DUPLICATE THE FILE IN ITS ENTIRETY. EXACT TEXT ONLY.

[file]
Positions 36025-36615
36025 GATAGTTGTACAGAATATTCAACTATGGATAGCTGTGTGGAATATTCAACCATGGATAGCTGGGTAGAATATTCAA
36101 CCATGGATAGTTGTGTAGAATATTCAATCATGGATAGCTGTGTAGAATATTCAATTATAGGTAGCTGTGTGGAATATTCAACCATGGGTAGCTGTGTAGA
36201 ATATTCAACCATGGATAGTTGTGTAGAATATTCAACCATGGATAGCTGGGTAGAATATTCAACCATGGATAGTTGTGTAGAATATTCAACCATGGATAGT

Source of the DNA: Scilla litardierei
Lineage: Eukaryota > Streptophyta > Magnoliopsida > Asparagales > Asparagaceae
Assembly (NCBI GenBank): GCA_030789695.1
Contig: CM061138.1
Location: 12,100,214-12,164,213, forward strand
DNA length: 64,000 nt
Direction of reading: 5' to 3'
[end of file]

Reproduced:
Positions 36025-36615
36025 GATAGTTGTACAGAATATTCAACTATGGATAGCTGTGTGGAATATTCAACCATGGATAGCTGGGTAGAATATTCAA
36101 CCATGGATAGTTGTGTAGAATATTCAATCATGGATAGCTGTGTAGAATATTCAATTATAGGTAGCTGTGTGGAATATTCAACCATGGGTAGCTGTGTAGA
36201 ATATTCAACCATGGATAGTTGTGTAGAATATTCAACCATGGATAGCTGGGTAGAATATTCAACCATGGATAGTTGTGTAGAATATTCAACCATGGATAGT

Source of the DNA: Scilla litardierei
Lineage: Eukaryota > Streptophyta > Magnoliopsida > Asparagales > Asparagaceae
Assembly (NCBI GenBank): GCA_030789695.1
Contig: CM061138.1
Location: 12,100,214-12,164,213, forward strand
DNA length: 64,000 nt
Direction of reading: 5' to 3'